15 posts in 4645 days

#5 posted 01-17-2013 03:56 AM

Beautiful advice brother, thanks. Gonna look into the wood slicer, how about the guides on the grizzly ( i have the same saw) did you replace them as well??

View JesseTutt's profile


854 posts in 3030 days

#6 posted 01-17-2013 03:57 AM


I am glad you solved your problems. I use a different brand on by 17” Grizzly with good results.


I never heard of a low tension blade. I know how to tension my Timber Wolf blade, how do you do a low tension setup?

-- Jesse, Saint Louis, Missouri

View Douglas's profile


424 posts in 3479 days

#7 posted 01-17-2013 03:58 AM

I was going to go cool blocks, but didn’t. One change at a time. Now that its working, I might not. It if ain’t (or is no longer) broke…

-- Douglas in Chicago -

View SnowyRiver's profile


51458 posts in 4400 days

#8 posted 01-17-2013 04:28 AM

Great post. I just went through the riser block installation a few weeks ago myself. I had read a lot of info also that talked about setting the fence up to the blade drift. I set up the saw to cut veneers for marquetry. I happen to have the 14” Powermatic saw. I also bought the Wood Slicer blade. I followed the tension info that they sent with the blade and I also followed the Powermatic manual which was quite the same. I find that I dont have any drift. I can set the fence square to the table and blade and it cuts just perfect. I was amazed at how easy it was to cut the veneers. I have been cutting boards that are about 8 to 10 inches wide and have been very happy with the performance of the blade and saw.

-- Wayne - Plymouth MN

View mcase's profile


446 posts in 4049 days

#9 posted 01-17-2013 12:03 PM


That’s a great video. When I got my first Bandsaw I was unfortunate enough to also buy Bull Sh-t artist Mark Durginsky’s book with all the total BS about Co-Planar. It cost me a lot of pain and time setting it up ala’ Durginsky and it never ran right. Like Snowy I got the PM 14”. I finally set it up the PM way and it works fine. I wish that the Snodgrass video was around back then. Anyway whoever put that video out there has performed a public service IMO. Glad it all worked out.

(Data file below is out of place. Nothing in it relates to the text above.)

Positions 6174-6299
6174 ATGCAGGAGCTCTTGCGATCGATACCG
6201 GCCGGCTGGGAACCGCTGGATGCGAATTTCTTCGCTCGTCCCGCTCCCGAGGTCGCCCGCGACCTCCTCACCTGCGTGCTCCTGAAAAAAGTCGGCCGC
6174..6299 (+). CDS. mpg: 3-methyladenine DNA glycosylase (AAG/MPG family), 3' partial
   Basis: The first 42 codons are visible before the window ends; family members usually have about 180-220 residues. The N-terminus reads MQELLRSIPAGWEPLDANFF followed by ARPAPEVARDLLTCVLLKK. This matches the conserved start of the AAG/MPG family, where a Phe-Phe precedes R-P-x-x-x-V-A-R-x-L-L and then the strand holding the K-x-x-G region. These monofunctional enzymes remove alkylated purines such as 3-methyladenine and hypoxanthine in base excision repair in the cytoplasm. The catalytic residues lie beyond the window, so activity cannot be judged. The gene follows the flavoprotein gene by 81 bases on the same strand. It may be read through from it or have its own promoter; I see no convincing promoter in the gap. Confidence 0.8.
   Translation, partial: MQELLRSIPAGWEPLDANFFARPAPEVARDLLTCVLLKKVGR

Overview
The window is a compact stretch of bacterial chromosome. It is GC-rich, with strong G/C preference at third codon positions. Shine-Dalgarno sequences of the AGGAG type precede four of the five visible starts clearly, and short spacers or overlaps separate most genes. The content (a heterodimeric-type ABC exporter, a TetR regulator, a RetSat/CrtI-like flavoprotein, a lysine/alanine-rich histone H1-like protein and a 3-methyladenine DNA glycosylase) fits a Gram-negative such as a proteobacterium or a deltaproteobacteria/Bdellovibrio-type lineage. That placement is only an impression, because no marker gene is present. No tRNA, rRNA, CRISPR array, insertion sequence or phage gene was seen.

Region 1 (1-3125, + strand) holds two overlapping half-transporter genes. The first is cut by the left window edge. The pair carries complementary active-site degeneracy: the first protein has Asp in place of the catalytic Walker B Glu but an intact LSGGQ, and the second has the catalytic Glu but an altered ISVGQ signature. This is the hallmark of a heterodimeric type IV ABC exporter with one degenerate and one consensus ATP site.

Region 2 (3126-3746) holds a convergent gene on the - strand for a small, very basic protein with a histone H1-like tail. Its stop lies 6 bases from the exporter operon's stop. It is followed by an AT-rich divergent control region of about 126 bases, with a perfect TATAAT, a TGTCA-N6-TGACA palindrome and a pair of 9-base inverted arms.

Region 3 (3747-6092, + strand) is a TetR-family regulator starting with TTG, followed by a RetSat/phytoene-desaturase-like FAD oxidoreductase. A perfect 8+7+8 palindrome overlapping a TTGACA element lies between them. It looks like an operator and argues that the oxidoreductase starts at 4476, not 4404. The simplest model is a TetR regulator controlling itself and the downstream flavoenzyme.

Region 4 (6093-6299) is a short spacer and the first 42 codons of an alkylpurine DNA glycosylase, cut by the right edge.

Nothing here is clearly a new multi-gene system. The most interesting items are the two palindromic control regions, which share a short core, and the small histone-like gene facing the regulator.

View Jim Finn's profile

Jim Finn

2861 posts in 3841 days

#10 posted 01-17-2013 03:28 PM

I have that same grizzly with the riser and woodslicer blade. It cuts straight and true …....for a while. The blades go dull after a while and start wandering . I suspect it was more the ware on your first blade than your set up that gave you the problem. I bought 5 woodslicer blades at a time and change when necessary. I plan to try a carbide blade soon to see for myself if they last any longer. I am resawing a lot of cedar and some oak.

-- No PHD just a DD214 Lubbock Texas

View Surfside's profile


3389 posts in 3093 days

#11 posted 01-17-2013 08:57 PM

Awesome buddy! Great resawing job!

-- "someone has to be wounded for others to be saved, someone has to sacrifice for others to feel happiness, someone has to die so others could live"

View David Craig's profile

David Craig

2137 posts in 4028 days

#12 posted 01-17-2013 10:33 PM

I have had great results with the same saw. Cool blocks are a good option for those that have block guides. I think the roller guides are superior on this saw. Properly adjusted on top and bottom, little drift will occur compared to saws that use the block guides.

-- There is little that is simple when it comes to making a simple box.

View kdc68's profile


2992 posts in 3196 days

#13 posted 01-17-2013 10:55 PM

Thanks for the video

-- Measure "at least" twice and cut once

View chrisagnew's profile


15 posts in 4645 days

#14 posted 01-27-2013 12:07 AM

Went thru the whole program today with the Snodgrass video on youtube. Nowhere near as hard as I thought it may be. Did exactly what he said and I cant believe but I resawed a piece of walnut and it came out pretty darn good. Not great because I have a hokey resaw fence and a cheap blade but all I would really need to do is break out a plane and even it out a bit.

That was a great post by doug, It got me motivated to finally sit down and get it done. Gonna get a wood slicer or timber wolf or much better blade and work on a resaw fence and I am confident I will be in good shape.

View ScottinTexas's profile


108 posts in 2868 days

#15 posted 01-27-2013 12:21 AM

Thanks for the info. I think my next major purchase will be a bandsaw but I have a LOT of research to do first.